Candriam, motivated by a lack of conviction on the UK, holds an underweight stance on Europe ex-EMU equities. The uncertainties of Brexit conditions and their impact on the economy are keeping us away from the region. While most of the exchange rate adjustment process might be behind us, we expect earnings-growth expectations to soften somewhat once the negotiation talks start in earnest.
Economic news flow losing momentum in the UK. Manufacturing and Service PMIs recovered some ground this spring, but a consumer-led slowdown is underway. The rise in inflation is leading to increased pressure on the household sector, which has responded by the first quarterly decline (-1.3% QoQ) in ex-fuel retail sales volumes since 2013. Consumer-related, domestic sectors look particularly vulnerable as housing and real estate data are also disappointing.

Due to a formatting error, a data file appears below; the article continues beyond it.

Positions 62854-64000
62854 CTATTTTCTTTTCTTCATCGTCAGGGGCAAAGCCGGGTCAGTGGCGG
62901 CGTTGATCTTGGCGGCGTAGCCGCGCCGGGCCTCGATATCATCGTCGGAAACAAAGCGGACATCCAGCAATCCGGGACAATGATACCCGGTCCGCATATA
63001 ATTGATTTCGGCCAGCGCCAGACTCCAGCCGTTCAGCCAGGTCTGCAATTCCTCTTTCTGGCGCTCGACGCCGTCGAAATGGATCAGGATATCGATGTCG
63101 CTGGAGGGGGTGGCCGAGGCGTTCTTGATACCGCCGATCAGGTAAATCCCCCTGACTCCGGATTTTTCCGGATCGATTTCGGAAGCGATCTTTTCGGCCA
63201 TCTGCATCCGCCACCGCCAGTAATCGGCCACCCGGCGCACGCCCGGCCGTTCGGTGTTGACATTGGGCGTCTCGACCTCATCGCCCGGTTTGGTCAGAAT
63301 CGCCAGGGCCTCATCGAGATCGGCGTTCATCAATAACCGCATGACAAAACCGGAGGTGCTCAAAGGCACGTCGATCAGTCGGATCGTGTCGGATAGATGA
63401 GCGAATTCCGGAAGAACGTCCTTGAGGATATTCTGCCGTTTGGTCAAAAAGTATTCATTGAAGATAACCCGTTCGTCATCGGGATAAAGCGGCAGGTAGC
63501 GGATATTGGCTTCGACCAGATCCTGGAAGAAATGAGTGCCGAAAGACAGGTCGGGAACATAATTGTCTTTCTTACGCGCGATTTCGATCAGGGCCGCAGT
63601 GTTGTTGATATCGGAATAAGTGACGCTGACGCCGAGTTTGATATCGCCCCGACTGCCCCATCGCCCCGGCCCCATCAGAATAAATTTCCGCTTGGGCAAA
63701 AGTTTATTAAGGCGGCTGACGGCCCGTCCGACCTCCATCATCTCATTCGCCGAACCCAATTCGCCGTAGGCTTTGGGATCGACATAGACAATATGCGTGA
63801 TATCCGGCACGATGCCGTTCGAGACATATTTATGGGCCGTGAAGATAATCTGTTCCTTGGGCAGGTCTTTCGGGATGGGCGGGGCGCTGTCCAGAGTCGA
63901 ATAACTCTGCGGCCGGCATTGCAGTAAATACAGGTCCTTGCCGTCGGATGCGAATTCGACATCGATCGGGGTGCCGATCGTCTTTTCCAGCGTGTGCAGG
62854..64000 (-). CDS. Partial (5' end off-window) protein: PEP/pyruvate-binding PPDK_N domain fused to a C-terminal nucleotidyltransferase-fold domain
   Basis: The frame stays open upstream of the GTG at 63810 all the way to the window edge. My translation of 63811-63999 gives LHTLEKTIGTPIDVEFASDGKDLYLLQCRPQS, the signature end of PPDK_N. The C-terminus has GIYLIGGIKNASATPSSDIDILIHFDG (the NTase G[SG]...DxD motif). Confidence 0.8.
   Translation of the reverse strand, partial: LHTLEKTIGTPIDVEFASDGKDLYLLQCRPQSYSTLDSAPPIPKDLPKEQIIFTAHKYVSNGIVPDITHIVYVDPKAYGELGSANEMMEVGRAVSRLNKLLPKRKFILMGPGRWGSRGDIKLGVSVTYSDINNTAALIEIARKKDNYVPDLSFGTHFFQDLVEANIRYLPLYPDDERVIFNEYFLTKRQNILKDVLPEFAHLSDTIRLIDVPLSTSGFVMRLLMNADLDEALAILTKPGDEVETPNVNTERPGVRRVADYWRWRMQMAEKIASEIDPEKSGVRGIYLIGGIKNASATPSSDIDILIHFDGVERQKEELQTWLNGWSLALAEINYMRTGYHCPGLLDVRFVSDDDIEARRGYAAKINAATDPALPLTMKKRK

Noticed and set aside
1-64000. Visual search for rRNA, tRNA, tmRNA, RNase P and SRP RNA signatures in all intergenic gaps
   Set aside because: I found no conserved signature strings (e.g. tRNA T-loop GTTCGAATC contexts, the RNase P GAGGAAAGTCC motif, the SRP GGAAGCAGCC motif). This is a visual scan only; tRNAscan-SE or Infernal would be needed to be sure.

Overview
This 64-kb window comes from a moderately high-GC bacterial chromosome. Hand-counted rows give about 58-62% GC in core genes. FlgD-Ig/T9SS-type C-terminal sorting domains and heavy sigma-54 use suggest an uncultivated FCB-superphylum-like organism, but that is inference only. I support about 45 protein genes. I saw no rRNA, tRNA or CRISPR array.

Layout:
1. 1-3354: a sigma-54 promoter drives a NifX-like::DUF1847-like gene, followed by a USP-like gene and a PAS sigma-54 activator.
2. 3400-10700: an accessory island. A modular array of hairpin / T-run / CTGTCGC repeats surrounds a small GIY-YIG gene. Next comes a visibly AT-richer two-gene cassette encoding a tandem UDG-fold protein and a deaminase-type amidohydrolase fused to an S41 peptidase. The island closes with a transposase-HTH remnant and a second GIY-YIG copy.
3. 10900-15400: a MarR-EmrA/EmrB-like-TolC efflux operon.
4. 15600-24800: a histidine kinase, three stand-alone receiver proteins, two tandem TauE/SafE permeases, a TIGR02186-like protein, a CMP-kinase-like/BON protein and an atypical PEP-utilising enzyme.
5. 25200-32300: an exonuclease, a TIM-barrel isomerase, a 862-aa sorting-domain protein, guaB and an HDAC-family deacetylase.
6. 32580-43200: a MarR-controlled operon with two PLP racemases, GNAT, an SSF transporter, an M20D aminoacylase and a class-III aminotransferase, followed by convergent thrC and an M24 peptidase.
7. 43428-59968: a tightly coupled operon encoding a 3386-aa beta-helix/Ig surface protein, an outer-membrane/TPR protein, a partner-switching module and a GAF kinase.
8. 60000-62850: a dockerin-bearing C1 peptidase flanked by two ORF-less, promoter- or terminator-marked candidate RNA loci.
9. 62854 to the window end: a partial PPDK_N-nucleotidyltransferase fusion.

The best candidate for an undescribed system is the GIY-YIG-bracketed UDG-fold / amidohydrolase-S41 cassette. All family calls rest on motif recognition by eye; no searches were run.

GBP-induced profit recovery largely behind us. As we approach the anniversary date of the UK referendum on its EU membership, the base effect of the GBP depreciation on UK corporate is fading. Over the past twelve months, the profit rise has been negatively correlated to the falling GBP (as more than 70% of FTSE 100 revenues are generated abroad and as UK products have become cheaper). Unless new, unexpected, elements emerge — e.g. a surprise in the snap election outcome, either a more conciliatory approach or, the opposite, a breakdown in Brexit negotiations — most of the exchange rate adjustment process is likely to be behind us. A reduction in expected profit growth towards single-digit levels should then follow suit.
As the cyclical global upturn has become synchronized, having gathered steam at the start of the year, we have identified Emerging market and EMU equities as more favourable places to be than Europe ex-EMU.